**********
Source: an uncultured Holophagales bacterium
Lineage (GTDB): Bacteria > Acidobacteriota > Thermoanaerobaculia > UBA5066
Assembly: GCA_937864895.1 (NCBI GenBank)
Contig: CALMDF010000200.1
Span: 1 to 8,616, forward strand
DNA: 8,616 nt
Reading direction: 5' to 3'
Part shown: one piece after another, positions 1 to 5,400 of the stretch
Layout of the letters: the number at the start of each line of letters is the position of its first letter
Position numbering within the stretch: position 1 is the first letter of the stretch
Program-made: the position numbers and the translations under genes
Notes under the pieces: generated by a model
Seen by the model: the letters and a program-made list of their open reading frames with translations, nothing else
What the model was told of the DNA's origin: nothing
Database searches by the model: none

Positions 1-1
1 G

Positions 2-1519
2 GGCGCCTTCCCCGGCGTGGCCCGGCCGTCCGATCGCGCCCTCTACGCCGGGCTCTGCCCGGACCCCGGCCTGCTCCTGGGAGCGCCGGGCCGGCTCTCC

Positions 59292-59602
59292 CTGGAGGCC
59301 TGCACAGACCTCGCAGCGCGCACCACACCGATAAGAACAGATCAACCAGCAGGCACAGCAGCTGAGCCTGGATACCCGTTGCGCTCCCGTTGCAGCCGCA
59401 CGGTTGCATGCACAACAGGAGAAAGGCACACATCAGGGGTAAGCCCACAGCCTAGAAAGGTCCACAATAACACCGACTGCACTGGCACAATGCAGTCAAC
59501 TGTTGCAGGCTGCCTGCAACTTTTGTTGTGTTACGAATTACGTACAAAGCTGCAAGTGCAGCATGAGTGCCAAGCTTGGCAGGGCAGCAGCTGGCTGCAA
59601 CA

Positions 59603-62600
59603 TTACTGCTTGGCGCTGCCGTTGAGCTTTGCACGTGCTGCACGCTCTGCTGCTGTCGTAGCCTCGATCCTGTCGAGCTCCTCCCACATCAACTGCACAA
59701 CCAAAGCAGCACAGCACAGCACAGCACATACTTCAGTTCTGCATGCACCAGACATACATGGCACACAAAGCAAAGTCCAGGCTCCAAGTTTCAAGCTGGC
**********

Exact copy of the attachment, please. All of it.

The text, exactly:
Source: an uncultured Holophagales bacterium
Lineage (GTDB): Bacteria > Acidobacteriota > Thermoanaerobaculia > UBA5066
Assembly: GCA_937864895.1 (NCBI GenBank)
Contig: CALMDF010000200.1
Span: 1 to 8,616, forward strand
DNA: 8,616 nt
Reading direction: 5' to 3'
Part shown: one piece after another, positions 1 to 5,400 of the stretch
Layout of the letters: the number at the start of each line of letters is the position of its first letter
Position numbering within the stretch: position 1 is the first letter of the stretch
Program-made: the position numbers and the translations under genes
Notes under the pieces: generated by a model
Seen by the model: the letters and a program-made list of their open reading frames with translations, nothing else
What the model was told of the DNA's origin: nothing
Database searches by the model: none

Positions 1-1
1 G

Positions 2-1519
2 GGCGCCTTCCCCGGCGTGGCCCGGCCGTCCGATCGCGCCCTCTACGCCGGGCTCTGCCCGGACCCCGGCCTGCTCCTGGGAGCGCCGGGCCGGCTCTCC

Positions 59292-59602
59292 CTGGAGGCC
59301 TGCACAGACCTCGCAGCGCGCACCACACCGATAAGAACAGATCAACCAGCAGGCACAGCAGCTGAGCCTGGATACCCGTTGCGCTCCCGTTGCAGCCGCA
59401 CGGTTGCATGCACAACAGGAGAAAGGCACACATCAGGGGTAAGCCCACAGCCTAGAAAGGTCCACAATAACACCGACTGCACTGGCACAATGCAGTCAAC
59501 TGTTGCAGGCTGCCTGCAACTTTTGTTGTGTTACGAATTACGTACAAAGCTGCAAGTGCAGCATGAGTGCCAAGCTTGGCAGGGCAGCAGCTGGCTGCAA
59601 CA

Positions 59603-62600
59603 TTACTGCTTGGCGCTGCCGTTGAGCTTTGCACGTGCTGCACGCTCTGCTGCTGTCGTAGCCTCGATCCTGTCGAGCTCCTCCCACATCAACTGCACAA
59701 CCAAAGCAGCACAGCACAGCACAGCACATACTTCAGTTCTGCATGCACCAGACATACATGGCACACAAAGCAAAGTCCAGGCTCCAAGTTTCAAGCTGGC